19 Tips to Get a Better Deal

on a Cabin or Hotel

I worked in Reservtions for Hotels and Cabins in Pigeon Forge

Here is What I Learned

Among the many jobs I've held over the years, one was booking cabins and one was booking hotels for 2 very different companies in 2 very different jobs.

 

1.) I did property management for a small real estate company that managed long term and vacation rentals.  I took cabin reservations and bookings and had the view behind the scenes of a small rental company.

2.) I also worked in reservations for a local group of hotels owned by a local family (not a national chain).  

Here are a few things I learned along the way.

19 Tips & Tricks to get the Best Deal

1. Ask

Ask for a better price. This is my number one rule if you don't remember anything else from this whole article. 

When working for both companies, I was given parameters and options I was allowed to be flexible with.  This doesn't mean I had the power to do miracles, but I did have some leeway in changing your price.   Especially if I thought you might hang up without booking.  

 

This is not always the case, though.  I can only speak for the 2 companies I worked for but I suspect this could be the case other places.

 

“Ask and you might receive”. The answer might also be "no". But it might be "yes".  Also right before you are ready to pay, ask a question such as, “Is this the best deal you have?” “Is there any way to do a better price on this?” Or, “Can you throw anything else in with that?”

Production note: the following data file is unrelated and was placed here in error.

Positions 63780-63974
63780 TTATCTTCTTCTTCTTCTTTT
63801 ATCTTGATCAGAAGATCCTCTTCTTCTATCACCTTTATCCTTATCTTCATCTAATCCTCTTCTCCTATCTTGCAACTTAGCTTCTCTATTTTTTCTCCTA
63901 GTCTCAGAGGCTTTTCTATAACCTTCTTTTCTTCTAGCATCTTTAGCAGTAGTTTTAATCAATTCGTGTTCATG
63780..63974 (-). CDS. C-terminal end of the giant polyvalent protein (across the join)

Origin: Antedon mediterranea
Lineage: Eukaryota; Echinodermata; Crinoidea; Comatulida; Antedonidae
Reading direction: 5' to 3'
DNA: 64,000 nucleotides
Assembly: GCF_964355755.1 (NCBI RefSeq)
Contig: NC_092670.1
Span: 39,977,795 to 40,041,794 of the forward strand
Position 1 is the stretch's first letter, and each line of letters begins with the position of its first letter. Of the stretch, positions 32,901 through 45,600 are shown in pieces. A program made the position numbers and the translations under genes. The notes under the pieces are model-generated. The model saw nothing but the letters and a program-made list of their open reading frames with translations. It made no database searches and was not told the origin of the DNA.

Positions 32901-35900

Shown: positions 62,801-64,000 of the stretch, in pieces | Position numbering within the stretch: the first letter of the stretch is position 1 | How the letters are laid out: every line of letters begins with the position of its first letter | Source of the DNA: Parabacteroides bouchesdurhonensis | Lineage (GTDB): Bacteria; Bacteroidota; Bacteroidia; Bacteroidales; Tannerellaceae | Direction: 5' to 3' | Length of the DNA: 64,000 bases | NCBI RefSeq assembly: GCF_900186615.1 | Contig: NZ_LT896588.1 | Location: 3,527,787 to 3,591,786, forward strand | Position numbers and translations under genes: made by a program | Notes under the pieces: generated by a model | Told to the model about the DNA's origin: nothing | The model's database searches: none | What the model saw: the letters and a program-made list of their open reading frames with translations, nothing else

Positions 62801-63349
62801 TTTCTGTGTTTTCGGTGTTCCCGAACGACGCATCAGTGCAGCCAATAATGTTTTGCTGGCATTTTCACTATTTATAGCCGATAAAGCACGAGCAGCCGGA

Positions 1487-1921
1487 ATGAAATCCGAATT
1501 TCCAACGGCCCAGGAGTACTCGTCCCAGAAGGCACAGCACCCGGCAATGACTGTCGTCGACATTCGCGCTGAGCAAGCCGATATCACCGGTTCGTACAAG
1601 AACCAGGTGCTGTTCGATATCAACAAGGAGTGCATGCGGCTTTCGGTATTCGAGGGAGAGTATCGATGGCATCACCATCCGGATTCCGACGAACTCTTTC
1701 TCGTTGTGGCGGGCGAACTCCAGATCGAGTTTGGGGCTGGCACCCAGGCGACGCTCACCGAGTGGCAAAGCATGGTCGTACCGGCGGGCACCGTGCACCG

2. Timing is Everything

Book during "off season" for the lowest rates. January, February and Early March are your best bets. Weekdays are generally cheaper than weekends.

Don’t wait until the last minute. The earlier, the better.  

 

But I still had people calling me a week before July 4th and asking for discounts.  If you call a week before July 4th, you may not even GET a cabin or hotel room at all.  We'd be solidly booked at top dollar. So if by some lucky chance, you get an availability, expect to pay top dollar.

 

While my advice is to always ask, in this case, your chances are about “0”.  In fact, if someone does make you a deal a week before July 4th, I’d be suspicious….find out why - um, what’s the catch?’

 

If you get something at the last minute, make sure it's someone else’s cancellation and not a musty room in the basement of a hotel that no one else wanted.